Point of View Teacher Resources
Find Point of View educational ideas and activities
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Is the wolf from "The Three Little Pigs" really big and bad, or is he just misunderstood? To analyze the effect of point of view, middle schoolers read Jon Scieszka's The True Story of the Three Little Pigs and evaluate the information as they read. They identify the author's point of view and identify another point of view, which they elucidate in a narrative. Additionally, they create a story map about how the author's point of view colors what they write about.
Determine the author's point of view in a text. Young readers read Dr. Seuss' The Sneeches and identify the author's purpose in the story. They identify persuasive techniques in writing, asking and answering questions to better comprehend the text. As homework, they write about a propaganda technique they found. Two handouts are included.
Seventh graders explore point of view. In this literature lesson, 7th graders compare and contrast the views of slaves and a doctor in The People Could Fly, retold by Virginia Hamilton and The Passing Cloud -- The Southern Negro by David Morrill.
Building on the previous activity in this series of lesson seeds, this plan focuses on the use of dialect in Theodore Taylor's novel, The Cay. Class members examine specific lines of text, use their reading journals to respond to the reading, watch an excerpt of the film adaptation, and rewrite an interaction between Phillip and Timothy, changing the point of view and using dialect. While this is called a lesson seed, there is plenty of material for a full one-to-two-day lesson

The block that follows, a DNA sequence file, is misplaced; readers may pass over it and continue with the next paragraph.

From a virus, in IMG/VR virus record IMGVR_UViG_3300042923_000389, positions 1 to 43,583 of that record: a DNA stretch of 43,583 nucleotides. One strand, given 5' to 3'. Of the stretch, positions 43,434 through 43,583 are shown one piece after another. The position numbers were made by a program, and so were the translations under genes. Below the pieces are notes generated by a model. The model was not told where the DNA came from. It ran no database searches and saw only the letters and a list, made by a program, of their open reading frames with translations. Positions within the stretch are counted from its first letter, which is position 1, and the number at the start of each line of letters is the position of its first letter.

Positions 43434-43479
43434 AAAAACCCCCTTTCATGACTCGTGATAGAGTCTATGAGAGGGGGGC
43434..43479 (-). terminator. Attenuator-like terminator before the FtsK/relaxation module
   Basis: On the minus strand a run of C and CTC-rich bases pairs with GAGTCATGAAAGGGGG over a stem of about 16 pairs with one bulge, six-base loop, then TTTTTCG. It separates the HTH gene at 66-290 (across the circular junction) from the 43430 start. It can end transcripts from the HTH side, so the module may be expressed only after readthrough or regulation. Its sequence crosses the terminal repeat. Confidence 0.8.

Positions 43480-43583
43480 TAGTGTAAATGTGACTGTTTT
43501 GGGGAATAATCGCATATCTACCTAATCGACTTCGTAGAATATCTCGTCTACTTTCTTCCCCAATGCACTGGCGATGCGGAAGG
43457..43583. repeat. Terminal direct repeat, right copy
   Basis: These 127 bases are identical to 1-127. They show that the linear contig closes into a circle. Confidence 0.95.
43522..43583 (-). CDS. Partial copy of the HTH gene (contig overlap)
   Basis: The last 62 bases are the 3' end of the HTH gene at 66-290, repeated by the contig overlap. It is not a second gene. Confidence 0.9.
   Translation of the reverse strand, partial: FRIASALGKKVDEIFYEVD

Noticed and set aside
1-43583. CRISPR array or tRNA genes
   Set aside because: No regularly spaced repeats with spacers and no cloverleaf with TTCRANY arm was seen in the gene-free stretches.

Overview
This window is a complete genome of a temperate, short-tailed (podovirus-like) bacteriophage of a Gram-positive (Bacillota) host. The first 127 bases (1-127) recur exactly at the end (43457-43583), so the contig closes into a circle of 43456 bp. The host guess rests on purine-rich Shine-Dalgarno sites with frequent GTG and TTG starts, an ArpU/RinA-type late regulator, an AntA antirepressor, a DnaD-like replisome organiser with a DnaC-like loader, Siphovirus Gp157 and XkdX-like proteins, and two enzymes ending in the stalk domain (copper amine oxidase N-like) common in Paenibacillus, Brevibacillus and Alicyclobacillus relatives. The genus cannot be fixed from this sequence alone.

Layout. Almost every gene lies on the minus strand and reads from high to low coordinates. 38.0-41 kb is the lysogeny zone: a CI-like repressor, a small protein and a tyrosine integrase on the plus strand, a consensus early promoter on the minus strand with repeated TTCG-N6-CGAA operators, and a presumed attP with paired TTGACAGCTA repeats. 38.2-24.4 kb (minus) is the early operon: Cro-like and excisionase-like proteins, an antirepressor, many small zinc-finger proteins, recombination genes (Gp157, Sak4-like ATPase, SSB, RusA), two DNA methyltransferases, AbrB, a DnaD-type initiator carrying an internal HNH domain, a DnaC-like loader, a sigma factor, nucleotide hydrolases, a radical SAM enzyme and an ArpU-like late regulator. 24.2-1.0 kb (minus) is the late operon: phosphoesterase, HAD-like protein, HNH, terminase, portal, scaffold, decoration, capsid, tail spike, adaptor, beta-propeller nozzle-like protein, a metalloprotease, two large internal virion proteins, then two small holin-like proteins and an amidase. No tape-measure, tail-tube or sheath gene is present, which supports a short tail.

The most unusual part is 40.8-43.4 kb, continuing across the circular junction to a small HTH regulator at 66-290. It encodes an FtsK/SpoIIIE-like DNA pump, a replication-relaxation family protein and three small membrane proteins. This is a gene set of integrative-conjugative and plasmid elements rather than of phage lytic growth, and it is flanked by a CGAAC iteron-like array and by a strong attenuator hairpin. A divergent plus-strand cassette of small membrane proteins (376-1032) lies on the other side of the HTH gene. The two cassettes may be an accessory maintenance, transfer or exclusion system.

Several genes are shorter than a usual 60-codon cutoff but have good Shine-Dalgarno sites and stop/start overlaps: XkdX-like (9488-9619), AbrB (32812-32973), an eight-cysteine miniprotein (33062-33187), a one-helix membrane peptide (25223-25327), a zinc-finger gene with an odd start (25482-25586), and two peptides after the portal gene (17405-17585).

How does the point of view of Poe's protagonist in "The Tell-Tale Heart" contribute to the suspenseful tone? Help your middle schoolers identify the point of view in a literary work with this lesson, which goes on to discuss the limitations of first-person point of view. Consider adding this lesson to your unit on point of view, or around Halloween to give your readers a chill!
Students rewrite passages from The Adventures of Tom Sawyer to change diction and point of view. In this The Adventures of Tom Sawyer lesson, students discuss various viewpoints and use of diction. Students then rewrite a passage from the novel to show a different viewpoint and style of diction.
Young scholars study the physical, mental, and social health benefits of regular exercise while attempting to recognize the point of view of media messages. They read an article and discern ways in which they can make regular exercise a part of their lives.
Twelfth graders determine point of view in literature and analyze the effect it has on conflict resolution. In this point of view lesson, 12th graders read a children's story and discuss the point of view of the story. Students find alternative fairy tales online and create comparison chart for the two stories. Students write a reflective paragraph about the topic.
An effective argument must be backed up with supporting details and facts. Sixth graders use The True Story of the Three Little Pigs to formulate a personal opinion of the wolf's portrayal of the events. They compose a persuasive letter in defense or defamation of the wolf, using supporting details and evidence from the text to substantiate their opinions.
Do newspaper journalists always remain objective, or can you see evidence of their opinion in the text? As a group, read the passage Birds of Prey. There are signal words your kids should look for (seems, believe, likely, etc.). Using these clues, your readers will decide how the author feels about the topic.